Just as he had done at Ariel in the 1920s, Val Page transformed his employer's ageing range on his arrival as Triumph's Chief Designer in 1932. The new line-up comprised overhead- and sidevalve singles in capacities ranging from 250 to 500cc, plus the range-topping 650cc 6/1 sidecar tug. Endowed with distinctive timing-gear covers - a feature Page would employ at BSA later in the decade - the engines were simple yet robust in construction, and amenable to a fair degree of tuning in the case of the overhead-valve units. Introduced in 1934, the sidevalve Model 3/1 gained a light-alloy cylinder head during 1936 and continued in production, as either the 3S or coil-ignition 3SC, until the outbreak of WW2. Suitably embellished with extra chrome, the OHV models formed the basis for Edward Turner's Tigers from 1936 onwards.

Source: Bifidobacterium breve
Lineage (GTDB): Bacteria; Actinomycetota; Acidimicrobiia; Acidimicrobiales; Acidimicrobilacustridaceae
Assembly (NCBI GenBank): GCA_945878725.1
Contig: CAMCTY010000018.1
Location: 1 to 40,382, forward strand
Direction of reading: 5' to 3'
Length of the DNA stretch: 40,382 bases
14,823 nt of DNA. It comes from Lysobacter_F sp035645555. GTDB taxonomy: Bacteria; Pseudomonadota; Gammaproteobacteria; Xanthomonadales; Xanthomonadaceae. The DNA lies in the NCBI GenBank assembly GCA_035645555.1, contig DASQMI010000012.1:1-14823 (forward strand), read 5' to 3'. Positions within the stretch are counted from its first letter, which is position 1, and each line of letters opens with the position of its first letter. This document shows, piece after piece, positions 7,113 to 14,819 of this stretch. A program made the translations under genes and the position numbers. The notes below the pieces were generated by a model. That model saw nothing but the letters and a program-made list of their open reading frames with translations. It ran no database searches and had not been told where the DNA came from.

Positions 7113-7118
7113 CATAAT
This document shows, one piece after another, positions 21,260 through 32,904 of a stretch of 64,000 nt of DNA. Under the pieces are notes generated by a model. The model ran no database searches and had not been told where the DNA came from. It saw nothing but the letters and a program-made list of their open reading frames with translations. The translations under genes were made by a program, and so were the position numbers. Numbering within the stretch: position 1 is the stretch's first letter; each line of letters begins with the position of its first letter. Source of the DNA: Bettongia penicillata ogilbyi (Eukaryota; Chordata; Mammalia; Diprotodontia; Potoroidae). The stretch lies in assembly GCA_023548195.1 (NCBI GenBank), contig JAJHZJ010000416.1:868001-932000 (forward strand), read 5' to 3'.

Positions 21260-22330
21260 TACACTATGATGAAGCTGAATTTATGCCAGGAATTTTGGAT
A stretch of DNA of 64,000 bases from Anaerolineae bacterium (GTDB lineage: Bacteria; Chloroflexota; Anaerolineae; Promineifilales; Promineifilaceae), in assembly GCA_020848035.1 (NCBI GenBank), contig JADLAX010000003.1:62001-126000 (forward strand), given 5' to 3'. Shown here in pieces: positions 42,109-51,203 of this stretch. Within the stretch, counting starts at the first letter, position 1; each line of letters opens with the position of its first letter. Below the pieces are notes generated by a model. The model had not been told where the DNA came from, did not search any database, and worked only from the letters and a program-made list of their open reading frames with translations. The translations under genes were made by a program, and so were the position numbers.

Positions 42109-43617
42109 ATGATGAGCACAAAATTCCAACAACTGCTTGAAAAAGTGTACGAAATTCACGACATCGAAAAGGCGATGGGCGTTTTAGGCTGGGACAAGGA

This particular Model 3/1 has been fitted with a 3S engine dating from 1938. The Triumph was acquired by the current vendor in January 2009, at which time it was a rolling chassis plus a box of parts, having been in the preceding owner's possession for at least the preceding 25 years. Since acquisition, the machine has been reassembled and overhauled; used for various ride-outs, the last in September 2016, it is described as in generally good condition. Accompanying documentation consists of a dating letter and a V5C registration certificate. An original instruction manual is included.